Infections & Infertility

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Emobileclinic Specialist

Most of the sexually transmitted diseases (STDs) are curable if treated properly but they can affect the fertility of both men and women if treatments are delayed and mismanaged.  Affected people tend to refuse to come forth for treatment because of embarrassment and such delays could be grevious at the end.
About 70 per cent of the more than three million new STD infections that occur annually worldwide occur in the 15-24 year age group, making it primarily a disease of the sexually active youth.

In Nigeria, the most prevalent STD is gonorrhoea with high traffic in Lagos State . HIV infections are also increasing in the country, despite the active promotion of condom usage. Gonorrhoea primarily affects the vagina, cervix, uterus, and fallopian tubes of women and the urethra, epididymis and testes of men. The main long-term effect of gonorrhoea infection is the development of tubal damage- a major cause of infertility in women and, in men, can result in infection of the testes and surrounding tissues, a major infertility factor.

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Other STDs include genital herpes, HPV (human papillomavirus), chlamydia and syphilis and each has specific symptoms. It should be noted however some STDs, like chlamydia, can be carried without symptoms for months or years and some viral infections may persist for life. If untreated, chlamydia can result in chronic pelvic pain, pelvic inflammatory disease, and tubal infertility. In men, chlamydia can cause inflammation of the testes that can impair sperm function. Problems arising from most STDs include the development of some analand cervical cancers which affect the vulva, vagina and cervix in women and the phallus in men. There is no evidence that genital herpes directly causes infertility in women but it can affect the potency of sperm in men.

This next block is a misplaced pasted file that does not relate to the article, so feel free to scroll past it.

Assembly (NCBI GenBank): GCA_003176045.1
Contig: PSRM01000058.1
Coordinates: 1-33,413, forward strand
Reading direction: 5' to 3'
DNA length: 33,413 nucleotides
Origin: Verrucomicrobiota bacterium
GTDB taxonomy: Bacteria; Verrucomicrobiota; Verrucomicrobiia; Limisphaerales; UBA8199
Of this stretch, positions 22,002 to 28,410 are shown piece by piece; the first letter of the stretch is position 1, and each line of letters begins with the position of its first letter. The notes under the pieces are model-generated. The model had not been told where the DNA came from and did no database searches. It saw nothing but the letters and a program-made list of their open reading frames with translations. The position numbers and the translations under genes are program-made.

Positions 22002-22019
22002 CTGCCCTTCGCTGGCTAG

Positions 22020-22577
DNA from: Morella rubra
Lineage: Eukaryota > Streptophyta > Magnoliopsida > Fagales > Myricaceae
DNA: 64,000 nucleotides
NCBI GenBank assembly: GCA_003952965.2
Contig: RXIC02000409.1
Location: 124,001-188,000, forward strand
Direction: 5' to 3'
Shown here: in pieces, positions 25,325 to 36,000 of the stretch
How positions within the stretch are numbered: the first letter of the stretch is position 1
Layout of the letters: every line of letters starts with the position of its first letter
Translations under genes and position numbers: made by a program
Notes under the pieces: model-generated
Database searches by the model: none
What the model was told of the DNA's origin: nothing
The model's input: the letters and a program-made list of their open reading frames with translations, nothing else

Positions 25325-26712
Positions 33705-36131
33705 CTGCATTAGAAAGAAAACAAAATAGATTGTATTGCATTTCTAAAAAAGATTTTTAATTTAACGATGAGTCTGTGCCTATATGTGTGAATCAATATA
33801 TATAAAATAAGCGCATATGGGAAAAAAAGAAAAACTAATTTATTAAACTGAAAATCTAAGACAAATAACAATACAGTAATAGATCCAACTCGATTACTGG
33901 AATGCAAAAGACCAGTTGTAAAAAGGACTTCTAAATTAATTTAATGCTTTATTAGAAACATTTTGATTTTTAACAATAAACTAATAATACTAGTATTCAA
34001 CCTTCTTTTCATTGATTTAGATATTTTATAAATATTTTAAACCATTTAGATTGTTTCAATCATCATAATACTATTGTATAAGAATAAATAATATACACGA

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Syphilis is less prevalent nowadays and sufferers shows no symptoms . The most significant reproductive risks of syphilis are late miscarriage, stillbirth and transmission of infection to the newborn.

STDs are extremely common in the under 25 year’s age group and education can play a key role in alerting them to the dangers STDs pose to their reproductive health if untreated. Easy access to testing and treatment are important but educating our youth on ways of preventing of STDs is vital.

 

 

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